Russia is expected to move its floating nuclear power plant, the Akademik Lomonosov, from St. Petersburg through the Baltic and North Seas to Murmansk starting Friday this week. Beyond the usual pollution and accident concerns, this time the Lomonosov will be accompanies by a ship of the Russian Navy.
As Are Piel of the Estonian Maritime Administration explained to ERR's "Aktuaalne kaamera" newscast on Tuesday, the Lomonosov has only limited maneuvering capabilities, which means that other ships have to make way for her.
As the nuclear plant is traveling with its own fuel on board, there is a danger of pollution in case of an accident, the Police and Border Guard said. They will closely follow the Lomonosov's movements in the Gulf of Finland.
Advisor to the Ministry of the Environment, Teet Koitjärv, took a more reluctant stance. Russia confirmed that the Lomonosov is traveling without nuclear fuel on board, and there are no signs that this doesn't correspond to reality, Koitjärv said. He also added that the platform will be towed through the part of the Gulf of Finland that is in the responsibility of Finland.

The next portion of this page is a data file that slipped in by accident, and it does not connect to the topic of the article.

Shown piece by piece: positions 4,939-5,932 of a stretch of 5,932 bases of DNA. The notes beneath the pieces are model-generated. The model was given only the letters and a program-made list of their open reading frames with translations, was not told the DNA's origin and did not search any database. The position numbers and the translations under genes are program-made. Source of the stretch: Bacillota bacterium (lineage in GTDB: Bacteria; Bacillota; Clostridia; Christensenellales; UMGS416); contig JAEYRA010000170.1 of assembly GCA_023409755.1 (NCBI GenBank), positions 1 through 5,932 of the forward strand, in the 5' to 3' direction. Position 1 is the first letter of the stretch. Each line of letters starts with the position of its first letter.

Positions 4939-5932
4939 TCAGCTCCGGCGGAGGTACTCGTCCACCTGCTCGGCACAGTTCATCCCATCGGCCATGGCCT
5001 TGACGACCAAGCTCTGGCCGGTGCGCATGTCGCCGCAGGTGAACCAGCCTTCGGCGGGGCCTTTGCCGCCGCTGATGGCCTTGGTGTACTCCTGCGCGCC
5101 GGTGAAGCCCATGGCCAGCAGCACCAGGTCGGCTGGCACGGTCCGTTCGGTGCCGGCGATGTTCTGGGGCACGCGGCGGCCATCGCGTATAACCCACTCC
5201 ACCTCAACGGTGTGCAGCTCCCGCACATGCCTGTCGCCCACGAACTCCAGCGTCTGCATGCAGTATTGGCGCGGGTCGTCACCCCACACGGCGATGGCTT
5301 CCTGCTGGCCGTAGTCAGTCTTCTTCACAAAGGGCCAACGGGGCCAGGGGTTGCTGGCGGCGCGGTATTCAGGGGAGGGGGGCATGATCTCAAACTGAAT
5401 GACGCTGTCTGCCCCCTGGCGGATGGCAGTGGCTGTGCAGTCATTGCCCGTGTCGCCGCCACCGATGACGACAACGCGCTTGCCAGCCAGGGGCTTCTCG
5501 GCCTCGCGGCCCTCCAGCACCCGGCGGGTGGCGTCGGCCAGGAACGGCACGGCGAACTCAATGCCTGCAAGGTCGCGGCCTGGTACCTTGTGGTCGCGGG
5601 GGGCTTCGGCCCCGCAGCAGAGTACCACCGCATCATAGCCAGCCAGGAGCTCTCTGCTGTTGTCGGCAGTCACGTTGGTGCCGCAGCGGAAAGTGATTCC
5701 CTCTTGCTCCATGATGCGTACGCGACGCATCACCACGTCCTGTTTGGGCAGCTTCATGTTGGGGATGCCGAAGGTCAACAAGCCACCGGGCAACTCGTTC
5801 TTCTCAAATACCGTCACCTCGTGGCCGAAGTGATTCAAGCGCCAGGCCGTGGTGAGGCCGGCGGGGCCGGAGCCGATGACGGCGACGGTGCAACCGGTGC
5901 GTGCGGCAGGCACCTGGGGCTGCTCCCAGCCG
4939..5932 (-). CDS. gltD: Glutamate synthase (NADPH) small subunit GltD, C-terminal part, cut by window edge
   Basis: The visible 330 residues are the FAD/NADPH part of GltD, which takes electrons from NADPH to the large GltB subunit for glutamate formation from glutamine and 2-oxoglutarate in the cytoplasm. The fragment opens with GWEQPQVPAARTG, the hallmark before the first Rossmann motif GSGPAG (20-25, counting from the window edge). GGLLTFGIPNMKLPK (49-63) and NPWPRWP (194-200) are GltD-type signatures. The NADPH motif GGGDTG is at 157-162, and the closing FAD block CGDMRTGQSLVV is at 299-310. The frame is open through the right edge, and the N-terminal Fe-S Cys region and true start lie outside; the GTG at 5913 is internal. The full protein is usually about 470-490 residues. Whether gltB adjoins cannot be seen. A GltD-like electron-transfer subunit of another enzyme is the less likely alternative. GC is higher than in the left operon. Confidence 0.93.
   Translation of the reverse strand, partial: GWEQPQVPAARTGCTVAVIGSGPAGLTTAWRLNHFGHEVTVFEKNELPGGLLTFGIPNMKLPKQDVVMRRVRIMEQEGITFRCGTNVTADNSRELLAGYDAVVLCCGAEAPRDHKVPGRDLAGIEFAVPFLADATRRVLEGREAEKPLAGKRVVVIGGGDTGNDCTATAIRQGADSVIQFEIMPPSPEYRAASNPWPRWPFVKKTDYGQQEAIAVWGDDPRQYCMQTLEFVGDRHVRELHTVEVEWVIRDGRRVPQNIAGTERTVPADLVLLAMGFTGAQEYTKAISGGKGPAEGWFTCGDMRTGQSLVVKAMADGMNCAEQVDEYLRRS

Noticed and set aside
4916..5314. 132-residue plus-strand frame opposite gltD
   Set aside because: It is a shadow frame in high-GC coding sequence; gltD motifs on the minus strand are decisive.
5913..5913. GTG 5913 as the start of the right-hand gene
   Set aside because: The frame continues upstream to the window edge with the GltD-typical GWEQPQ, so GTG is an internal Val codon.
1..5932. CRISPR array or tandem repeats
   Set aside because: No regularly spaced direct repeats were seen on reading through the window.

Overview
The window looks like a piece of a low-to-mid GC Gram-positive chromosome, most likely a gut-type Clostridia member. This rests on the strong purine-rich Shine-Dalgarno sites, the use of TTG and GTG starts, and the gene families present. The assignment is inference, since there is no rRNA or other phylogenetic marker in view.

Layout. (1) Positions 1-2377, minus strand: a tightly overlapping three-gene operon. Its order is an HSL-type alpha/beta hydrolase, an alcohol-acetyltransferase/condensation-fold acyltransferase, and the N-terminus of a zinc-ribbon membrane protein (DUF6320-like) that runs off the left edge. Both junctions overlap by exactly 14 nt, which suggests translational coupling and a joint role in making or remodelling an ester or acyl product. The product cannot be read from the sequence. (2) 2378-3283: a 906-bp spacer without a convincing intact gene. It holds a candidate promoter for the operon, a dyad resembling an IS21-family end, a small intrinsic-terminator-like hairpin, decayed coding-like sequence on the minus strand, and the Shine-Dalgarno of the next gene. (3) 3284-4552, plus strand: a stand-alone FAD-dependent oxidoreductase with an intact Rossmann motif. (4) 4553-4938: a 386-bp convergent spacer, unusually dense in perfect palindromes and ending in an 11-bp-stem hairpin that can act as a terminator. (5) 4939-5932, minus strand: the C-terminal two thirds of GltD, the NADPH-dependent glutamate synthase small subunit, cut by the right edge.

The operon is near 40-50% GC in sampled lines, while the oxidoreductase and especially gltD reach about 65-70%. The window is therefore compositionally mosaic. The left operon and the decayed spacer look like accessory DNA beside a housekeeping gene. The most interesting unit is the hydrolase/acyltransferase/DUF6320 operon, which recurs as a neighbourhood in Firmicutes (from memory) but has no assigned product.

While the Gulf of Finland is only a small part of the Lomonosov's trip to Murmansk, both Sweden and Norway will have to follow its movements for a good deal longer. In particular Norway has expressed its worries, as the platform will be towed along all of the Norwegian coastline, which makes up more than half of its journey.
The 144-m platform, built in 2010, is expected to arrive in Murmansk on May 20. The power station will eventually have a capacity of 70 MW and can be used for a variety of purposes, including providing energy for the clearing of shipping routes in the Barents and Arctic Seas.
Editor: Dario Cavegn